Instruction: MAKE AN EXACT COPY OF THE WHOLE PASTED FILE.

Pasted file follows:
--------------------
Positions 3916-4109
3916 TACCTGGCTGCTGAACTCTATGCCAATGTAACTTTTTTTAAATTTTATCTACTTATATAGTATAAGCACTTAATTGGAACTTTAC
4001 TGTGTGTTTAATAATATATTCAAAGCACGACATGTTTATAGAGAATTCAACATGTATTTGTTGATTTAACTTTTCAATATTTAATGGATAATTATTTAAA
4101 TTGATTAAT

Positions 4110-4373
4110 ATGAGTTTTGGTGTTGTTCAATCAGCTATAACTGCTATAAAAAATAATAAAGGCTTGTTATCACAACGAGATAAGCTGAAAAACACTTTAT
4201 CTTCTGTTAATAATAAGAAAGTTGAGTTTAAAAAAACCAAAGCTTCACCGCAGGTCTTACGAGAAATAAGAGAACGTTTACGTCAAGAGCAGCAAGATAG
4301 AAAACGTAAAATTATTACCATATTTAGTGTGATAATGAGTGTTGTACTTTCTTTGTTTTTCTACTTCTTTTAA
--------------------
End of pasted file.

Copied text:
Positions 3916-4109
3916 TACCTGGCTGCTGAACTCTATGCCAATGTAACTTTTTTTAAATTTTATCTACTTATATAGTATAAGCACTTAATTGGAACTTTAC
4001 TGTGTGTTTAATAATATATTCAAAGCACGACATGTTTATAGAGAATTCAACATGTATTTGTTGATTTAACTTTTCAATATTTAATGGATAATTATTTAAA
4101 TTGATTAAT

Positions 4110-4373
4110 ATGAGTTTTGGTGTTGTTCAATCAGCTATAACTGCTATAAAAAATAATAAAGGCTTGTTATCACAACGAGATAAGCTGAAAAACACTTTAT
4201 CTTCTGTTAATAATAAGAAAGTTGAGTTTAAAAAAACCAAAGCTTCACCGCAGGTCTTACGAGAAATAAGAGAACGTTTACGTCAAGAGCAGCAAGATAG
4301 AAAACGTAAAATTATTACCATATTTAGTGTGATAATGAGTGTTGTACTTTCTTTGTTTTTCTACTTCTTTTAA